Fair and responsible banking risk assessments – by which financial institutions identify, measure, control, and monitor their lending and, more recently, servicing activities to prevent discriminatory, unfair, deceptive, abusive, and predatory acts and practices – have long been part of the compliance function within financial institutions. To date, the literature on such assessments has focused largely on how to conduct them on mortgage business lines, but has not addressed non-mortgage operations, such as credit card, student, and automobile lending. The mortgage-centric focus of most articles results, in part, from historically greater regulatory, enforcement, and litigation scrutiny of the mortgage business. Moreover, Home Mortgage Disclosure Act (“HMDA”) data, which identifies applicants in protected classes, simplifies the quantitative components of a fair and responsible banking risk assessment. Outside the mortgage context, the difficult questions of whether, and how, to conduct such risk assessments have received scant attention.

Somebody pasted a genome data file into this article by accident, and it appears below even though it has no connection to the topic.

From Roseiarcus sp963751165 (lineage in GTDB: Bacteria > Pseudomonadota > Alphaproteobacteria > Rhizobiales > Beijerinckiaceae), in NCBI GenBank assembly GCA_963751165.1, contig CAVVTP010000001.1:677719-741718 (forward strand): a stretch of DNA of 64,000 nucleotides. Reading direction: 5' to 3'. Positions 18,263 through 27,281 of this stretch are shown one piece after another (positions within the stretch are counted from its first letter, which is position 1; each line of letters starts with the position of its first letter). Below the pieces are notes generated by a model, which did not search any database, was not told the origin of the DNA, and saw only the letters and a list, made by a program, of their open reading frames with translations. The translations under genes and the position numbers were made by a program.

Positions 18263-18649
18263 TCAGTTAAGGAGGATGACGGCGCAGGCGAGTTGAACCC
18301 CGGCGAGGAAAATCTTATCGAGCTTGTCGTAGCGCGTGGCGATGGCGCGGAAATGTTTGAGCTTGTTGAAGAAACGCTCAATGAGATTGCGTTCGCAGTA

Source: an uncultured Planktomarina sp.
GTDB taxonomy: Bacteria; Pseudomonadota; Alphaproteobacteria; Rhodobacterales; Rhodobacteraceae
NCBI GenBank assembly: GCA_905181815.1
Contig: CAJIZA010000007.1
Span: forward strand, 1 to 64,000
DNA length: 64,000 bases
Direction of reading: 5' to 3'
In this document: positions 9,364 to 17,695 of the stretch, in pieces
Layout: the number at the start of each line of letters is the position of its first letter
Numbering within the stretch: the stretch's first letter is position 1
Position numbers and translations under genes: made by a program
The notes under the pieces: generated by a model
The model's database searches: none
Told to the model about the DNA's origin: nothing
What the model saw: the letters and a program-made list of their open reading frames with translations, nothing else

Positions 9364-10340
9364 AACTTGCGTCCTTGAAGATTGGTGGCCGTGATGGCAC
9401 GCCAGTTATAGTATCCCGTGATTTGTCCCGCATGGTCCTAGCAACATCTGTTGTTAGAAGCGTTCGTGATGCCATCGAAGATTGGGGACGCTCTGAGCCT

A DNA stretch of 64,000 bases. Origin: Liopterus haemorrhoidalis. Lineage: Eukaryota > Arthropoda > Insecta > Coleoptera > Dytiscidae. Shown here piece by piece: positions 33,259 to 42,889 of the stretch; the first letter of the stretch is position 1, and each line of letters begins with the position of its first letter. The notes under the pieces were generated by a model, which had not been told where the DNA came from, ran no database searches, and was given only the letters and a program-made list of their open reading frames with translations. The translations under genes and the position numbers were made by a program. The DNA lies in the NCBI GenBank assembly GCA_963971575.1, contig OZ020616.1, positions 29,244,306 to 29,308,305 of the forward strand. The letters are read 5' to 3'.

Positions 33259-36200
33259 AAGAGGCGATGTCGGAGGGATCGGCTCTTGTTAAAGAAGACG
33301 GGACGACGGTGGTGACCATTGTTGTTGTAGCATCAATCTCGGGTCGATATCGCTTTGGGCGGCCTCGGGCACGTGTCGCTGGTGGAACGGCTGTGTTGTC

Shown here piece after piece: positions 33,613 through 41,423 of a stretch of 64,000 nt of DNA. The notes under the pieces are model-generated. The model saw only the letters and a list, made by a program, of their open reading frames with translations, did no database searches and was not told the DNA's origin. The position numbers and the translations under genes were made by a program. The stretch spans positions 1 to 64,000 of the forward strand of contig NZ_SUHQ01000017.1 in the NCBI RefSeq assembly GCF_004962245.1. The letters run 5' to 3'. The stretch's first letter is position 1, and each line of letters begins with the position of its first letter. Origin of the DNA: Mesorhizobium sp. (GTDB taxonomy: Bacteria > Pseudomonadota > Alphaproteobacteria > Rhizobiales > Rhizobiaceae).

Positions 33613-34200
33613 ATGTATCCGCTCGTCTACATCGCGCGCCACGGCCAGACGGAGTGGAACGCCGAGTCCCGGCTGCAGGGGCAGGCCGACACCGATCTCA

The current regulatory environment renders timely consideration of whether, and if so how, financial institutions can best assess fair and responsible banking risks in their non-mortgage business lines. This may be especially true for mono-line and non-bank institutions that historically may not have conducted such risk assessments, and for more diversified financial institutions that may have conducted these assessments with less emphasis on measuring non-mortgage risks.
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